Grandpa’s mink ranch was just ten minutes outside Albert Lea and let me tell you I had trouble getting to sleep that night. I didn’t hear or see anything out of the ordinary, but still I suspected Bigfoot was likely nearby. I was in the Albert Lea area, and so he had to be heading my way.


While the phrase “mink ranch” calls up images of vast herds of mink roaming over open plains, tended by horse-riding “minkboys” who had to be, given the tiny necks of the not-so-large mink, extremely accurate in their lassoing abilities, the reality of Grandpa’s ranch was much more mundane. What we called the mink yard was a few fenced in acres of good southern Minnesota real estate, kind of woodsy with lots of trees under which sat row upon row upon row of mink pens. Grandpa’s herd ran to about ten thousand head of mink and that pretty much meant ten thousand mink pens as mink are not really herd animals, and prefer to live solo rather than in packs.

The pens looked kind of like this, and yes
it was cruel, but at the time, it was just
what Grandpa did

 The pens were about three feet long with a box at one end for the mink to sleep in and a galvanized tin cup at the other that needed to be filled with water twice a day, three times when it was really hot. That was my job. Watering the mink. I moved down the rows, a hose that seemed a mile long looped over my shoulder to gain a little leverage on the weight of the mile’s worth of water I dragged behind me, and splashed water into the cups. Sometimes a mink would peer at me out of the hole in the box at the other end of the pen and some of the more aggressive ones might occasionally charge out at me, but mostly nothing happened. It was a long job watering mink. Not a lot of stimulation, nothing to really go wrong, plenty of time to think. As a ten-year old boy I’m sure I was thinking about the Minnesota Twins a lot as well as about whether I’d get a milkshake, a malt, or a root beer float when Grandpa drove us to town that evening, but that day, the next day after the reddish-green Bigfoot transmission, I thought about Bigfoot and how he must be coming my way.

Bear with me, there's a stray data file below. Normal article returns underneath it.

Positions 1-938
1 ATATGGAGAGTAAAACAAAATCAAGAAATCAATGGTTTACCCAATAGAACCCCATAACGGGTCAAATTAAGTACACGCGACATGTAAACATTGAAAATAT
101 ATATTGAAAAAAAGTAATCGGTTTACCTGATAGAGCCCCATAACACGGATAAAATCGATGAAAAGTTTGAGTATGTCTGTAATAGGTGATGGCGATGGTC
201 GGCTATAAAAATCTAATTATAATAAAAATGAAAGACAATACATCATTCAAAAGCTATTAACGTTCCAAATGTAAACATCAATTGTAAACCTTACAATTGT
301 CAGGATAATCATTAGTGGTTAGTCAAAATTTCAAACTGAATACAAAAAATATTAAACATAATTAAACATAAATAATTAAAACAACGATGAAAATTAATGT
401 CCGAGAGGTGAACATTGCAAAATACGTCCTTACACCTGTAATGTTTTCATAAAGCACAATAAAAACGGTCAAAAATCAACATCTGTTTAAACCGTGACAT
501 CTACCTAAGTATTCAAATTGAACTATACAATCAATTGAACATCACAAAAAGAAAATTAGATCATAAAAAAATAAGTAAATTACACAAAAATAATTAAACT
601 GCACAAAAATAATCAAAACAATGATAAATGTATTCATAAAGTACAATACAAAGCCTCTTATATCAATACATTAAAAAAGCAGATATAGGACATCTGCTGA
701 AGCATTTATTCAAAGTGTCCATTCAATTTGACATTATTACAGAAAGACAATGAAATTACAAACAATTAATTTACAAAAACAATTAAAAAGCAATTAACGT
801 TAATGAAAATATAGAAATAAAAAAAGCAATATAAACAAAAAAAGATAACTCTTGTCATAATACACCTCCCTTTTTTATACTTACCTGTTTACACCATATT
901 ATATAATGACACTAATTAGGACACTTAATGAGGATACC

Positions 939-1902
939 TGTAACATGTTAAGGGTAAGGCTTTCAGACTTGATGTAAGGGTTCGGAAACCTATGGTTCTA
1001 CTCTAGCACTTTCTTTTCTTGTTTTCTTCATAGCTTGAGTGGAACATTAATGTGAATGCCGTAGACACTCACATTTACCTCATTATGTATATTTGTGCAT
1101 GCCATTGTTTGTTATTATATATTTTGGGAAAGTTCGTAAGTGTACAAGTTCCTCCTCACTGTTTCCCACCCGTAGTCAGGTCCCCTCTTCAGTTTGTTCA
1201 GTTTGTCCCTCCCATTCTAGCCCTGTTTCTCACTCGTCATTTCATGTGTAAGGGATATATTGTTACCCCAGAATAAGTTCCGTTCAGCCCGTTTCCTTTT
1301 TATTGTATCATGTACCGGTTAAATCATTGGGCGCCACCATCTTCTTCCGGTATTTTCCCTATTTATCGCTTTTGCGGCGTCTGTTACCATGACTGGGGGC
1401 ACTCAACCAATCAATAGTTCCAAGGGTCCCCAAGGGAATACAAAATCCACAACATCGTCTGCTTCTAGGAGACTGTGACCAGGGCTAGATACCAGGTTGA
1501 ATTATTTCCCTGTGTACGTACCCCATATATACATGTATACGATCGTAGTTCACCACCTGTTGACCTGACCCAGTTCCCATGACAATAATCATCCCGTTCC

He found me in the mink yard, at the far end of it, alone. Grandpa had a whole crew of men to help him feed and tend to the mink; men who gladly forfeited the watering job to me when I came to visit. The last task of the day was to feed and water the mink one more time and given their superior manpower, Grandpa and his hired men always finished long before I did. Meaning I was alone out there, a few hundred yards away from the safety of the farmhouse, meaning I was alone with my thoughts, meaning Bigfoot was there with me. The woods at the back of the mink yard were not dense and the trees were not particularly towering, but it was dark back in there, even in the full light of day. The swampy muck of the forest floor made a green stink in the August heat, the musk of the earth blended with the humid stench from the hog farm on the other side of the woods into a thick cloud of yuck. Not that Bigfoot would notice. My books said he smelled awful and could I be sure, really sure, that what I smelled was swamp muck and humid hog shit and not Bigfoot. At that moment I wasn’t so sure, but rather than test the air I speeded up. Better to finish the job quickly than risk an encounter with that big hairy smelly something that had chased a car in Iowa.

The mink pens stretched in a long row in front of me and the sight line they made, there at the very end of the mink yard, pointed straight into the woods. Late afternoon sun cut through the dark at the top of the trees, spilling some of that golden farmland light into what was otherwise twisted and scrubby and dim. A blue so vague it was kind of gray shone in thin strips between the trunks of the trees, the sky over the field on the other side of the woods. In the space of about ten strides I shifted from a brisk jog into a full bore run. The newscaster’s report swelled inside me. They hadn’t got away till they hit sixty! Splashing water recklessly into the tin cups, I ran so hard that I couldn’t hear the creature I was now certain was there. I couldn’t hit sixty, but I would get as close as humanly possible.